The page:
M A I N   N E W S

Finally, Oz admits some attacks racist
Dinesh Kumar writes from Melbourne

Australian Foreign Minister Stephen Smith admitted on Tuesday that some of the attacks on Indians in his country were indeed racist in nature and pressed the need to build strong ties with New Delhi.

“If any of these attacks have been racist in nature — and it seems clear some of them have — they will be punished with the full force of the law. Such attacks affront our values and are anathema to our view of modern Australia,” Smith said. But he added that while Australia was one of the world’s most tolerant countries and one of the safest, “we cannot promise to stop all urban crime. No government can credibly do that”.

Australia’s Prime Minister Kevin Rudd and Victoria’s Opposition leader Ted Baillieu also joined Smith in conceding to and expressing concern over racist-based violence against sections of the Indian community, with Smith offering his government’s ‘condolences’ to the families of Indian nationals attacked in Australia. Smith told parliament on Tuesday that the attacks had “considerably damaged” Australia’s reputation and repairing the subsequent damage to the country’s image was an “essential priority”.

In Melbourne, Australia’s centre of most attacks against Indians, Victoria’s opposition leader Ted Baillieu and Premier John Brumby engaged in a war of words over the issue of attacks on Indian students. Addressing the Australian India Business Council on Monday night, Baillieu said that many attacks against Indians were the result of ‘racist violence’ that had been allowed to escalate while the government preferred to be ‘in denial’ and provide excuses attracting international condemnation.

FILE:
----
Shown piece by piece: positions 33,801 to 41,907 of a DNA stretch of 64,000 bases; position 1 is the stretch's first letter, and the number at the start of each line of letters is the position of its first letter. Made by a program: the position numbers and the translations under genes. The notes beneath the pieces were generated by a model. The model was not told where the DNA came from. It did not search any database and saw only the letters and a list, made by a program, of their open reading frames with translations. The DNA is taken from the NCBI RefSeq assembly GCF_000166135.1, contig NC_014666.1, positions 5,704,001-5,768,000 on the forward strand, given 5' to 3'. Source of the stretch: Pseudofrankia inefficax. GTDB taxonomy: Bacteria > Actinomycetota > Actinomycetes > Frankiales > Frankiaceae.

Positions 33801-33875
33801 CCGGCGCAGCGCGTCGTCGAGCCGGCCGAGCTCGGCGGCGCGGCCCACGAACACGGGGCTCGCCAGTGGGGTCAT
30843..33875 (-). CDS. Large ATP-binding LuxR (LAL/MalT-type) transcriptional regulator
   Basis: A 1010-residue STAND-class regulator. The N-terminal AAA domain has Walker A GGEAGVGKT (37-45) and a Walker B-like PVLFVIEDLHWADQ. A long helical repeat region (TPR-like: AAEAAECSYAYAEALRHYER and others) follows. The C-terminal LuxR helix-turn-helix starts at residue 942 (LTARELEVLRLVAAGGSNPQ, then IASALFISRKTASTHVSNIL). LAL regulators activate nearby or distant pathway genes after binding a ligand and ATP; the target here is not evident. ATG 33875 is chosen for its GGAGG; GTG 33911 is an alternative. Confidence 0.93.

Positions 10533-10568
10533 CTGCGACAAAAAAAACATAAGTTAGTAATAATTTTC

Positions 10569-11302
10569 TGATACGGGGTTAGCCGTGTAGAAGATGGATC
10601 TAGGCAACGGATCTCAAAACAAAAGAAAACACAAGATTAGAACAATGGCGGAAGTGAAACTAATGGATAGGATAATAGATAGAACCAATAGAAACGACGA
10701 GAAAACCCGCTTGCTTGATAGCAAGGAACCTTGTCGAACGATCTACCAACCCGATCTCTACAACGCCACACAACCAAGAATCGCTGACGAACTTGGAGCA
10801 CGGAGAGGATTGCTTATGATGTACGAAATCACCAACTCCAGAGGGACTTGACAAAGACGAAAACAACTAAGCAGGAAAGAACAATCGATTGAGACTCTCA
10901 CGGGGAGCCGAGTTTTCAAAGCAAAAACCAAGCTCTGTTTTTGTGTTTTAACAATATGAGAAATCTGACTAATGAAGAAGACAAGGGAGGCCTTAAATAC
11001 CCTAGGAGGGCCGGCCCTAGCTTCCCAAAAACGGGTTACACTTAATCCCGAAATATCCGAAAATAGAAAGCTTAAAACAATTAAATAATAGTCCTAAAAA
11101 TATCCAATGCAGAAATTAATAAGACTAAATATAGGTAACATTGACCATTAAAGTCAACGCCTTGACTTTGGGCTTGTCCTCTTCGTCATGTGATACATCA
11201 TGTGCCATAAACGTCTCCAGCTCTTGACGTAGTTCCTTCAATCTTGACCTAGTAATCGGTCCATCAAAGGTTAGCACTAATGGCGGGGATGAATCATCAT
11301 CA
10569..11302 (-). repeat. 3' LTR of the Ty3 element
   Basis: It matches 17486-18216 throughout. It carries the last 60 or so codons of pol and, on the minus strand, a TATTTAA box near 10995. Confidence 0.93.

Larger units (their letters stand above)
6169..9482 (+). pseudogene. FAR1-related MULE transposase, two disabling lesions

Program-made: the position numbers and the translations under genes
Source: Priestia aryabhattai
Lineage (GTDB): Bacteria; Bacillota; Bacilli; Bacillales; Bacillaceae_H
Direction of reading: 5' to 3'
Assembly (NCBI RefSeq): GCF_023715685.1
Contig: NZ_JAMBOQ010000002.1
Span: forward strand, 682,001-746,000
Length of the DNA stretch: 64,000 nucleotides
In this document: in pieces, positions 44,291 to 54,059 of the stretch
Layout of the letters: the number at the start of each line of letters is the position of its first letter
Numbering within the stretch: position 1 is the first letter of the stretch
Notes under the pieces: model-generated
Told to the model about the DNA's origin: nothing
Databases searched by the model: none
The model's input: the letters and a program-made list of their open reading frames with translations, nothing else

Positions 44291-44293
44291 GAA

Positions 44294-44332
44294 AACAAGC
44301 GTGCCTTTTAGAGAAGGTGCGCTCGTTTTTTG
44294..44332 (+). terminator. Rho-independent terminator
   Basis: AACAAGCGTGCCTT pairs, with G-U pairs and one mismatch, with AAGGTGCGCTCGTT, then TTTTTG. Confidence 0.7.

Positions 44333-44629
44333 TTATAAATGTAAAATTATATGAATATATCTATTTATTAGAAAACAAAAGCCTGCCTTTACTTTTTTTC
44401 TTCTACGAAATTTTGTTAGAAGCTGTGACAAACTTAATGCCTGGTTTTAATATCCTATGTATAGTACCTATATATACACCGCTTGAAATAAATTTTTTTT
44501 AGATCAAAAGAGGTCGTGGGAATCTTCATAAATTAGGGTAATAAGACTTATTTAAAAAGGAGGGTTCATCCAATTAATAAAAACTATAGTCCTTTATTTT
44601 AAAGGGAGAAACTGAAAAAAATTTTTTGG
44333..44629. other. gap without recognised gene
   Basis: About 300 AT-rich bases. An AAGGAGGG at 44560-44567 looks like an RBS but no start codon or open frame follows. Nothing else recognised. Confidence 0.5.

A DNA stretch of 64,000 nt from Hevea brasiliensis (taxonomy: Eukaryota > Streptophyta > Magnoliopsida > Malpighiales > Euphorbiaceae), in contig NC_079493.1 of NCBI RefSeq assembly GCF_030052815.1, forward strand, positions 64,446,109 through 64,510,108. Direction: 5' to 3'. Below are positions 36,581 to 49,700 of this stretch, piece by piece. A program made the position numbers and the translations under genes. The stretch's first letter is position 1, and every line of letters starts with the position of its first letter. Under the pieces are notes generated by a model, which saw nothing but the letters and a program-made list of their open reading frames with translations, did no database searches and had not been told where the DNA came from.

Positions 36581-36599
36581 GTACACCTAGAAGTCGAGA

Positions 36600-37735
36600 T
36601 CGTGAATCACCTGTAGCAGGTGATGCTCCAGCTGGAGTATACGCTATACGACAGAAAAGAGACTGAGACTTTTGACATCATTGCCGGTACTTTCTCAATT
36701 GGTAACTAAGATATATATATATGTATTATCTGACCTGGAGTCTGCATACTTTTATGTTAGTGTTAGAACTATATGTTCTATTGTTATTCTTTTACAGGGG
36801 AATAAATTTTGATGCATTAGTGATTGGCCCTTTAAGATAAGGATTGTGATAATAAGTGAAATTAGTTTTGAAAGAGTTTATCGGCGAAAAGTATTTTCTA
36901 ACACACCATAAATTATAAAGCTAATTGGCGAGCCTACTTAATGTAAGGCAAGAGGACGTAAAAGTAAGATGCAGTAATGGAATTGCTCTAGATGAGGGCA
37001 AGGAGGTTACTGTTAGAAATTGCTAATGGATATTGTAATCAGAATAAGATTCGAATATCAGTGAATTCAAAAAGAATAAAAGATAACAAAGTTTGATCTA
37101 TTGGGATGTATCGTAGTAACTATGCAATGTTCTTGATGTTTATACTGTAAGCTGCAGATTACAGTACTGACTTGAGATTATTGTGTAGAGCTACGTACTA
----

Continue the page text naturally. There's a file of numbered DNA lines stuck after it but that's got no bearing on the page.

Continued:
Brumby hit back with his spokeswoman saying that Baillieu should know better than to use divisive and inflammatory comments. The Minister Assisting the Premier on Multicultural Affairs, James Merlino, slammed Baillieu saying that he has “cynically cultivated race politics and sought to manipulate the issue for his own political gain. Now he is fanning race issues again by calling Victorian mums and dads racist”.

Admitting that some attacks against Indians had been racist-motivated in a signed article published in The Australian newspaper today, Brumby went on to list a series of police measures and other initiatives to address the ongoing problem. This includes establishing a comprehensive International Student Care Service, boosting funding for the Indian International Student Advisory Centre, greater search and seizure powers for the police force and a crackdown on crime at train stations among other measures.

Inputs from Chinese son-in-law worry Rudd

A surprising revelation came from Prime Minister Kevin Rudd, who said he was worried over the stories his son-in-law of Chinese origin has been telling him about racism in the country. “My son-in-law is Chinese, from Hong Kong. I hear stories from him from time to time which make me really worried about what might be going on out there,” said Rudd, who then went on to assure foreign students - including Indian - that his government was working hard to improve their safety.




Brumby briefs Indian envoy to Australia

Melbourne: Under pressure to check the attacks on Indians here, Victorian Premier John Brumby has met Indian High Commissioner to Australia Sujatha Singh and briefed her on the measures put in place to improve law and order and the safety of foreign students in the state.

Singh's meeting with Brumby on Sunday came ahead of her visit to New Delhi to brief the Indian government on the steps taken by Australia to prevent attacks on Indians, mainly in the state of Victoria. During the meeting, issues relating to the security of the overseas students in Melbourne came up for discussion. The meeting followed Brumby's request after Singh made stinging remarks against his government, saying Victoria was in "a state of denial". — PTI



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